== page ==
Involve ag professionals more in industry regulation says Australian association

Agricultural professionals should be more widely consulted on controlling red tape in the industry, according to Ag Institute Australia (AIA).

The call comes ahead of the final report from the Productivity Commission on Agricultural Regulation, which is expected in November 2016.

As the nation’s peak body representing agricultural professionals, AIA pushed for greater involvement of consultants in its response to the Productivity Commission’s draft report.

The draft report primarily considered how the impact of regulation on farm businesses could be reduced, with the overall aim of increasing productivity in the sector.

With the report finding farm businesses deal with regulatory burden through the whole supply chain, AIA Chair Andrew Bishop says red tape is having a large impact on the agricultural industry.

“While we agree with the Productivity Commission that regulation is an important part of a successful industry, it’s crucial that this regulation is developed and applied appropriately.

“Agricultural regulation is an important issue for AIA and our members, with our Special Interest Group (SIG) focused on developing regulatory policy around Biosecurity and Biotechnology,” he explains.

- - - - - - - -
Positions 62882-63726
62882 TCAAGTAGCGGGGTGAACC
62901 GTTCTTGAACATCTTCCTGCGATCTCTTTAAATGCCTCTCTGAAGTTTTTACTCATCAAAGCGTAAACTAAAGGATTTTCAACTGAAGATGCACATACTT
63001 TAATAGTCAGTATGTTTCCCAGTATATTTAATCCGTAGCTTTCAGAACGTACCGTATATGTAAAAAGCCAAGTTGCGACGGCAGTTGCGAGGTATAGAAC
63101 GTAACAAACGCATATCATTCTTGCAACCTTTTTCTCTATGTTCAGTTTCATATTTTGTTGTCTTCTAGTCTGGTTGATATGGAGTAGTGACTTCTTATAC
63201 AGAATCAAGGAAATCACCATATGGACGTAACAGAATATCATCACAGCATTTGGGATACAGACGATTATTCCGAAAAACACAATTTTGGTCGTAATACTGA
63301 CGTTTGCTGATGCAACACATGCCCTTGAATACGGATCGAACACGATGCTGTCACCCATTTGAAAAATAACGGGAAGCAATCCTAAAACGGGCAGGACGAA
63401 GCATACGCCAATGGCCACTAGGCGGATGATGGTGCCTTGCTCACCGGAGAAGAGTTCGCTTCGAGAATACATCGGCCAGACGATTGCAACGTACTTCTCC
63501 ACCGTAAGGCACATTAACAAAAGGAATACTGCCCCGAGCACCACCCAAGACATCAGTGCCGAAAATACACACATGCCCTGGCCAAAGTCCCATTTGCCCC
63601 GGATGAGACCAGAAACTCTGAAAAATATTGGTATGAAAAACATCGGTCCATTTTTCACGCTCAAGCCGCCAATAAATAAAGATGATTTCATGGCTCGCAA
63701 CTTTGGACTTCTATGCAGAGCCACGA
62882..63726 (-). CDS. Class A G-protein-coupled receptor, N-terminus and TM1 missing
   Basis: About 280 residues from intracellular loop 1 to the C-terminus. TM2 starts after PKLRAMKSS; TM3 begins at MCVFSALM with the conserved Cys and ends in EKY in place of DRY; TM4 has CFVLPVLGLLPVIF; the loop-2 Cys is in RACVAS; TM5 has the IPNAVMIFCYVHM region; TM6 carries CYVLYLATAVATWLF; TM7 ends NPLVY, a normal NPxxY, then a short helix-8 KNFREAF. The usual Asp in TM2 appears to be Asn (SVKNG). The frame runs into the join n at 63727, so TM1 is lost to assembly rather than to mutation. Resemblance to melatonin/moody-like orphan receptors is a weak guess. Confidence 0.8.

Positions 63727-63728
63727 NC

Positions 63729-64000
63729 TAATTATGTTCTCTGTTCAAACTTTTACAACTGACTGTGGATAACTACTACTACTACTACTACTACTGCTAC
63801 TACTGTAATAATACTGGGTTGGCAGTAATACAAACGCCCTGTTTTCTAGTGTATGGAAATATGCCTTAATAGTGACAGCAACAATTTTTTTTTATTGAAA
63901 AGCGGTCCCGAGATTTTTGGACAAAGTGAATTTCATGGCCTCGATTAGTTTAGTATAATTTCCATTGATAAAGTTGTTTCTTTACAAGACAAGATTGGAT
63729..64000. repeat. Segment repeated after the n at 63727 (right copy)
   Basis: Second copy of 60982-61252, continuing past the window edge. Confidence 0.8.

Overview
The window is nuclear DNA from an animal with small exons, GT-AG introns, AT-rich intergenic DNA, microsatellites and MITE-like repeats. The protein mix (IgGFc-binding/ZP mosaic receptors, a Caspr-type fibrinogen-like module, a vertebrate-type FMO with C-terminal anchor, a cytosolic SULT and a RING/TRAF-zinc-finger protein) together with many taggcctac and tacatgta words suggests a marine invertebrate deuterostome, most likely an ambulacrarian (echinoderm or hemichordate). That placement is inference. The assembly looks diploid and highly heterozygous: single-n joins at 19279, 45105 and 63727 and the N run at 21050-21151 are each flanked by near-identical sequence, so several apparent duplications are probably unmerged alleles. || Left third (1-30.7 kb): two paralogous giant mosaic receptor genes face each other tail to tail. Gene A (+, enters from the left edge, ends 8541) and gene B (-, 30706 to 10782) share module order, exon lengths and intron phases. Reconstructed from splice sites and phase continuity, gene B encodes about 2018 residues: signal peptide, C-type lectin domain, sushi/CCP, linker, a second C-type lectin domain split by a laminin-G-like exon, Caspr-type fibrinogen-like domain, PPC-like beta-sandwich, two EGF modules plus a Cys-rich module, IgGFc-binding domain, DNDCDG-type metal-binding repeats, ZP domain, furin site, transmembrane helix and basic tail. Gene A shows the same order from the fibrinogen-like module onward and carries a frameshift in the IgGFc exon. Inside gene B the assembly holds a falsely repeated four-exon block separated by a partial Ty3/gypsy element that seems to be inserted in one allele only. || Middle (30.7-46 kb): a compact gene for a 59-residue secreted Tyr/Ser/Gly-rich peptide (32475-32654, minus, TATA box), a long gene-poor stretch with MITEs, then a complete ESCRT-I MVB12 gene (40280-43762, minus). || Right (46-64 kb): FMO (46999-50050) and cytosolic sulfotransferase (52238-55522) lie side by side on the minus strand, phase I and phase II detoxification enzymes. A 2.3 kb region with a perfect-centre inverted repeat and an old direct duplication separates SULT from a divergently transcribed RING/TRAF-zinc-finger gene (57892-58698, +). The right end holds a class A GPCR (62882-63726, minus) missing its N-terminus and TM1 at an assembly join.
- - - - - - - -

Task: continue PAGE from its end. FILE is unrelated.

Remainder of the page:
AIA recommendations to the Productivity Commission included:

  • When developing or reviewing regulation, a risk-based approach should be adopted based on scientifically valid information.
  • Agricultural professionals should be used for objective scientific information when planning land use and access legislation
  • More cost competitive processes are needed for minor use registrations of agricultural chemicals.
  • There should be a high priority on education of, communication to, and engagement with farmers and land users on relevant legislation, including farm trespass and biosecurity.

Mr Bishop says it’s critical that agricultural professionals are utilised more in the regulation of agriculture.

“There is a significant base of skills and knowledge in the agricultural consulting sector, which should be leveraged more effectively in regulating our industry.

“By reducing red tape and making regulation more efficient, we can make real advances in productivity and profitability for the whole sector,” he says.

Mr Bishop is available to discuss the impact of red tape on the agricultural sector and how AIA’s SIG believes that burden may be reduced.
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